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Buying Into Home Schooling

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Portland, Maine

Welcome to the Homeschoolers of Maine Christian Homeschool Convention. Some 800 people have gathered at the Holiday Inn by the Bay in mid-April for two days of seminars, networking, and shopping. And there's plenty to buy.

Rows of tables squeezed into the crowded exhibit hall in the basement showcase book catalogs with titles ranging from 75 Easy Physics Demonstrations to Cases and Controversies in U.S. History. There's the Harris Homeschool Planner to map out daily lessons. And pricey full-service curriculum packages that allow parents to mail in completed lessons and get them back corrected, all courtesy of the publishers.

Bob Jones University in Greenville, S.C., markets "HomeSat," a home-centered satellite network that rebroadcasts interactive high school-level courses into home-schooler living rooms. It also sells standardized-testing services so parents can pay to have their children take the Stanford or Iowa achievement tests--and almost anything else the home-schooler might need, from study guides to No. 2 pencils.

Promotional materials for Landmark's Freedom Baptist curriculum, from Haines City, Fla., promises that it "equips the student with the knowledge needed to fight the evolutionary philosophy of our modern era" and offers "Scripture-based analysis of modern trends in our culture with practical examples."

Water purifiers and herbal home remedies beckon parents from other nearby booths. Signs advertise Christian medical insurance, health-maintenance organizations, and legal services. A CD-ROM Bible reference library. Christian home-schooler summer camps. For $15, parents can even buy their home-schooled student a fill-in-the-blank diploma from the Home School Legal Defense Association, complete with a faux-leather burgundy display case.

Some products come from big publishing houses with glossy, four-color mail-order catalogs. Others are available from shoestring operations that home-school families have started on their own, like the hybrid writing boards--one side for chalk, the other erasable pen--sold by Henry and Jeanne Berthiaume from Somerset, Mass.

"It's very important that my kids learn my values and my faith," explains Jeanne, a mother of seven who calls herself a born-again Christian. "Besides, I'm accountable for my kids; the Bible says to teach your children. I don't like the New Age philosophy and the banning of God from everything in the schools."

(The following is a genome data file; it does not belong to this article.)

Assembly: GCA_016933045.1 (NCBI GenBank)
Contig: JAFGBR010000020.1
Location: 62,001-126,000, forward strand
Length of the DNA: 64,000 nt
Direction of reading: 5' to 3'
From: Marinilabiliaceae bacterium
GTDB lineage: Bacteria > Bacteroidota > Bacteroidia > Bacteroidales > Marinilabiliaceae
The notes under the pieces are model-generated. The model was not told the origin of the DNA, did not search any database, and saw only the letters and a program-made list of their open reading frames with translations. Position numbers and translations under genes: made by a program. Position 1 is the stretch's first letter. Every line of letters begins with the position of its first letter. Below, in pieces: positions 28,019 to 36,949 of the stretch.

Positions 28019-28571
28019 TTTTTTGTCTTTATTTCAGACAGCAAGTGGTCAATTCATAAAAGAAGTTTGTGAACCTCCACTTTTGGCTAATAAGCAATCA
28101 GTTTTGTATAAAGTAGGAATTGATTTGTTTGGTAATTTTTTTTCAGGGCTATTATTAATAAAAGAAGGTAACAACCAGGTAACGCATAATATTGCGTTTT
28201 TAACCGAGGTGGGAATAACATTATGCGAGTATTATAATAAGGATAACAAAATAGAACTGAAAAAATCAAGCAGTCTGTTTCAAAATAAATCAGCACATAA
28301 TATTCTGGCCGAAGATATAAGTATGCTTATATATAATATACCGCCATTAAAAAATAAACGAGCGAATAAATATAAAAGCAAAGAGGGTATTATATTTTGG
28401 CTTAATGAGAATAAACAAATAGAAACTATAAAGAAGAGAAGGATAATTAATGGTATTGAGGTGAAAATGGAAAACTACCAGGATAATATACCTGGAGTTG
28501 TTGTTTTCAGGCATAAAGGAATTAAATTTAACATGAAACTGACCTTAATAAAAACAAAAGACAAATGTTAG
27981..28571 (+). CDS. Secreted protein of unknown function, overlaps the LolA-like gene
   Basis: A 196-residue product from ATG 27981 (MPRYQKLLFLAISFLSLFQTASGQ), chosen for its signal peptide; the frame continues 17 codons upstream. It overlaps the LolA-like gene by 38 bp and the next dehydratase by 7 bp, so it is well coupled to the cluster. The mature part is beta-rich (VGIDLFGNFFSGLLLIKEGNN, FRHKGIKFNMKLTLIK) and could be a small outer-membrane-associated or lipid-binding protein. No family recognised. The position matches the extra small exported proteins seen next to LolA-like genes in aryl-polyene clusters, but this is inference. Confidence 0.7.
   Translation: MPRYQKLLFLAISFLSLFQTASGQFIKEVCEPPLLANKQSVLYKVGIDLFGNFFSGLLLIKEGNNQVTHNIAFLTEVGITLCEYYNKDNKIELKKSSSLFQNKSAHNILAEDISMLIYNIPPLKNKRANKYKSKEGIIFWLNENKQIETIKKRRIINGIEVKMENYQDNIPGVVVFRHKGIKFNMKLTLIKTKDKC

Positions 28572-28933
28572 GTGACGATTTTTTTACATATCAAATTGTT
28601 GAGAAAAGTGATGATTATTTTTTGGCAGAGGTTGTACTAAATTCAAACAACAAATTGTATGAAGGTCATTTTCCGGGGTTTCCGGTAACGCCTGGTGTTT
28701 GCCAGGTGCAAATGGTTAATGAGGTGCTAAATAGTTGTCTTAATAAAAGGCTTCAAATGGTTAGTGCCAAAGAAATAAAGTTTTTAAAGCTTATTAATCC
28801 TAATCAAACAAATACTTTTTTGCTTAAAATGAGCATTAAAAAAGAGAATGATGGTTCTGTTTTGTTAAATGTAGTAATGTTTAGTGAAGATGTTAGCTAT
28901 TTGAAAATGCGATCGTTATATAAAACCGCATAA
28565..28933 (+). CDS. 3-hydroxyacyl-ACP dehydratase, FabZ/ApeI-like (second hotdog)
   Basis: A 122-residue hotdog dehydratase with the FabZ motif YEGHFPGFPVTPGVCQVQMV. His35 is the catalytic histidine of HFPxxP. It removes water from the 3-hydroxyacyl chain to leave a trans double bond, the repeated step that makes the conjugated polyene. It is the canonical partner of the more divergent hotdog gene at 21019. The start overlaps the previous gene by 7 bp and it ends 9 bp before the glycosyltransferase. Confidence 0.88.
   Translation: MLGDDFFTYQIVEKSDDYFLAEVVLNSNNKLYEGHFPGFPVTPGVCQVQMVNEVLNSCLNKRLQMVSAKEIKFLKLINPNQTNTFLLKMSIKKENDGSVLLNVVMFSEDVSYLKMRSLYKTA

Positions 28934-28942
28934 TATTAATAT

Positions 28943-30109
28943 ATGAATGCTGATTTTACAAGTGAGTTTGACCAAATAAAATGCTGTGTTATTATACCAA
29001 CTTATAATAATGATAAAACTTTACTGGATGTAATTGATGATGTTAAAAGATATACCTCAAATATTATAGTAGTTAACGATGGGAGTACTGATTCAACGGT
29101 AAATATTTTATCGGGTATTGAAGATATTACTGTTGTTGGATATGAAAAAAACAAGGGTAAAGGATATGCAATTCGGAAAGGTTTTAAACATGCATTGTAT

Many of the vendors here travel the home-school conference circuit. Each state has at least one major meeting like this every year, organized by statewide home-school organizations. Some of them are more secular in orientation than this one, others religious, pointing up the schism that often exists between religious and nonreligious home-schoolers.

While this meeting is avowedly Christian, other national home-school groups cater to their own niches: the Jewish Home Educators Network, the Unschoolers Network, the Homeschooling Unitarian Universalists and Humanists, and the Islamic Homeschool Association of North America, for starters.

Maine school officials expect to tally 3,500 registered home-schoolers by the end of the current school year. Some 1,500 families subscribe to the bimonthly newsletter put out by the Homeschoolers of Maine, which is heralded as a "Christian ministry dedicated to promoting home education" across the state.

The tone in many of the seminars here is intense. These are believers.

In a presentation called "A Mother Looks at Home Schooling High Schoolers and the Options Beyond," the speaker explains how one of her children continually asked to go to school. The mother refused. "I don't hesitate to force home schooling down my children's throat because I know it's good for them." Like broccoli and vitamins, she says.

"We're directed by God to educate our children, not the state," one woman says during a question-and-answer period. She asks about the possible consequences of not registering her home-schooled children with the state, which she sees as an intrusion into her privacy.

Samuel Blumenfeld, the featured luncheon speaker and author of such books as NEA: Trojan Horse in American Education, calls on parents to stay far away from the public schools, as he rails on the evils of outcome-based education, which he says is part of the "pagan, socialist, New World order."

Not everyone here agrees with everything that's offered up at the seminars or display booths. Blumenfeld represents the more extreme side of the opinion spectrum, says Ed Green, the president of the Homeschoolers of Maine. "Most people say they feel most comfortable somewhere in the middle."

Dan Cote--a member of the state group's governing board and the father of three--puts himself squarely in the middle. Academic concerns largely drove his family's decision to educate the children at home. But, as with many families here, religion played a big part, too.

"Our Baptist faith has a lot to do with our home schooling. It's woven into it," Cote says. "But I'm not the religious guy in the cabin saying, 'I'm pulling out of society,' which, I think, is how a lot of people view religious home-schoolers. Our kids aren't in a closet or anything. We're part of the community."

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